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Eddies in the deep Earth

Blips in the Earth's magnetic field are windows to the planet's interior

The flow of molten material in our planet’s outer core is the prime source of Earth’s magnetic field. That flow can fluctuate rapidly over large areas, recent data suggest, so geophysical models that estimate how the magnetic field evolves over time should account for such variations.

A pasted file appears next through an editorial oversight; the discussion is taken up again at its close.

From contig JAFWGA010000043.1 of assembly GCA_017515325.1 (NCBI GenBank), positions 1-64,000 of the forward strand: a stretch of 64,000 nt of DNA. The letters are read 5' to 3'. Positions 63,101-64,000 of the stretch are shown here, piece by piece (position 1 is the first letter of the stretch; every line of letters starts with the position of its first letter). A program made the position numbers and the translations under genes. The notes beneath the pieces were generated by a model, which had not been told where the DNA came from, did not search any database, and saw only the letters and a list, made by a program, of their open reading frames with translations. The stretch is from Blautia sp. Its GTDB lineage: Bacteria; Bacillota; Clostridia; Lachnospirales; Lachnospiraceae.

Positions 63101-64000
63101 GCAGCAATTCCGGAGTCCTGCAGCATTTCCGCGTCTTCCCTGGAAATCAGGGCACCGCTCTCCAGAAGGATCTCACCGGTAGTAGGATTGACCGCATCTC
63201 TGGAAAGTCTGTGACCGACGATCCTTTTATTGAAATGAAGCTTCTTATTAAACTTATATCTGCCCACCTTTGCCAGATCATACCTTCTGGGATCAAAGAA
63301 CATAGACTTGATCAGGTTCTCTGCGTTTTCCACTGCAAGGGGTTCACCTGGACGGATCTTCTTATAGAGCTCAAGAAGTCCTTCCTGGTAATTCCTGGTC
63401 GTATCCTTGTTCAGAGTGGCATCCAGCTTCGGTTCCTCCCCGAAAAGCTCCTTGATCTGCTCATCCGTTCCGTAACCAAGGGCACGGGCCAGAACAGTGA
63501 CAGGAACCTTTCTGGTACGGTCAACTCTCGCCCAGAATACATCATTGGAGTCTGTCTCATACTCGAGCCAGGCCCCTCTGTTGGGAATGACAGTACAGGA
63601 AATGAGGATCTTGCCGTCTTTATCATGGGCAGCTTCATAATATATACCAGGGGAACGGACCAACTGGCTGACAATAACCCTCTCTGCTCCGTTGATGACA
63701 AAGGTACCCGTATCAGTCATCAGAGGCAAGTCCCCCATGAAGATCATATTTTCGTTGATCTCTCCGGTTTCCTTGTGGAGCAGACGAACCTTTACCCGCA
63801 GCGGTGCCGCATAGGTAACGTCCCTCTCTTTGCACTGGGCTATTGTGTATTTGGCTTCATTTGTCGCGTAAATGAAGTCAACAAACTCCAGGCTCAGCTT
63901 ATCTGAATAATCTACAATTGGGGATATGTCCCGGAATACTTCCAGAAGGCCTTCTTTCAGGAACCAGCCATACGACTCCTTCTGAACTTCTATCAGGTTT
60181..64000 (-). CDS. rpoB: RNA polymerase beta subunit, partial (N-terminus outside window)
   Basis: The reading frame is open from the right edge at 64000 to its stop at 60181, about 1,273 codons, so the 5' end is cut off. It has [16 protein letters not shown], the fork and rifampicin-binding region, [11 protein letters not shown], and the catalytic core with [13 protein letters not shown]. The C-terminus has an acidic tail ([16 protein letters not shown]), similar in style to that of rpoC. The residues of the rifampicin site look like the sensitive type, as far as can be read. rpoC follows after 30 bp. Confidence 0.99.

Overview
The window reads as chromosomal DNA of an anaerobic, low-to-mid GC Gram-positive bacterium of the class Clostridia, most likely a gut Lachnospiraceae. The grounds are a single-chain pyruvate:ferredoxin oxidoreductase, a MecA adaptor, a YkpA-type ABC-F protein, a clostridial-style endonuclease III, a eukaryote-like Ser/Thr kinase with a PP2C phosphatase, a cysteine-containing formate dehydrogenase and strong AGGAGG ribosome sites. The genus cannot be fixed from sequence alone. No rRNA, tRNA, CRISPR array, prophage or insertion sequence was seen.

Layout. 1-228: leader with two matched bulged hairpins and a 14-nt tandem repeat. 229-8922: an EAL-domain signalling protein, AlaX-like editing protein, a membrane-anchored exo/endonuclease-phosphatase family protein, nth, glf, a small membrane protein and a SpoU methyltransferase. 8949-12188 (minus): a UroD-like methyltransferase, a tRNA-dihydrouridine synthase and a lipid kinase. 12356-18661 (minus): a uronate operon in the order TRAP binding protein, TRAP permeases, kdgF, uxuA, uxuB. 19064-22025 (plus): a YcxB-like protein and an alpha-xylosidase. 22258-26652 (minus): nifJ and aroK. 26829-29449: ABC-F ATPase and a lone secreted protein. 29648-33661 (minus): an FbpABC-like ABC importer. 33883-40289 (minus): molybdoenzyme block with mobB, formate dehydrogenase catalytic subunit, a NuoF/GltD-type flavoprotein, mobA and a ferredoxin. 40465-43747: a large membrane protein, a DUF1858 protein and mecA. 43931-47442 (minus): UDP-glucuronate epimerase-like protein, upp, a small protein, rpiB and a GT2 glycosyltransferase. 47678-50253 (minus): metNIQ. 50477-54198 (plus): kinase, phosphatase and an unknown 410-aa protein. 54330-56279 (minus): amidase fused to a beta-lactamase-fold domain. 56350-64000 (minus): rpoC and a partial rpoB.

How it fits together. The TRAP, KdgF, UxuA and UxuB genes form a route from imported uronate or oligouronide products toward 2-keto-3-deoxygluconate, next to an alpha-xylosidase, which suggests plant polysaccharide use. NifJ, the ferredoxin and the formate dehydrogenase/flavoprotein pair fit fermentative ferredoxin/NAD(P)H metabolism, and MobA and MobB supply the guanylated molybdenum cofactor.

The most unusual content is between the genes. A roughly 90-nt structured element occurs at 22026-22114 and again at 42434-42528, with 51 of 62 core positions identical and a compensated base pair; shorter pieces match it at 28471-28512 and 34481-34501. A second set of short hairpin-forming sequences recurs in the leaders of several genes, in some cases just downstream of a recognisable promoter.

Earth’s outer core, a molten mix of iron and other metals that is no more viscous than water, flows at an average speed of about 20 kilometers per year. Because that material contains charged particles, its flow produces the planet’s magnetic field, says Nils Olsen, a geophysicist at the DanishNationalSpaceCenter in Copenhagen.

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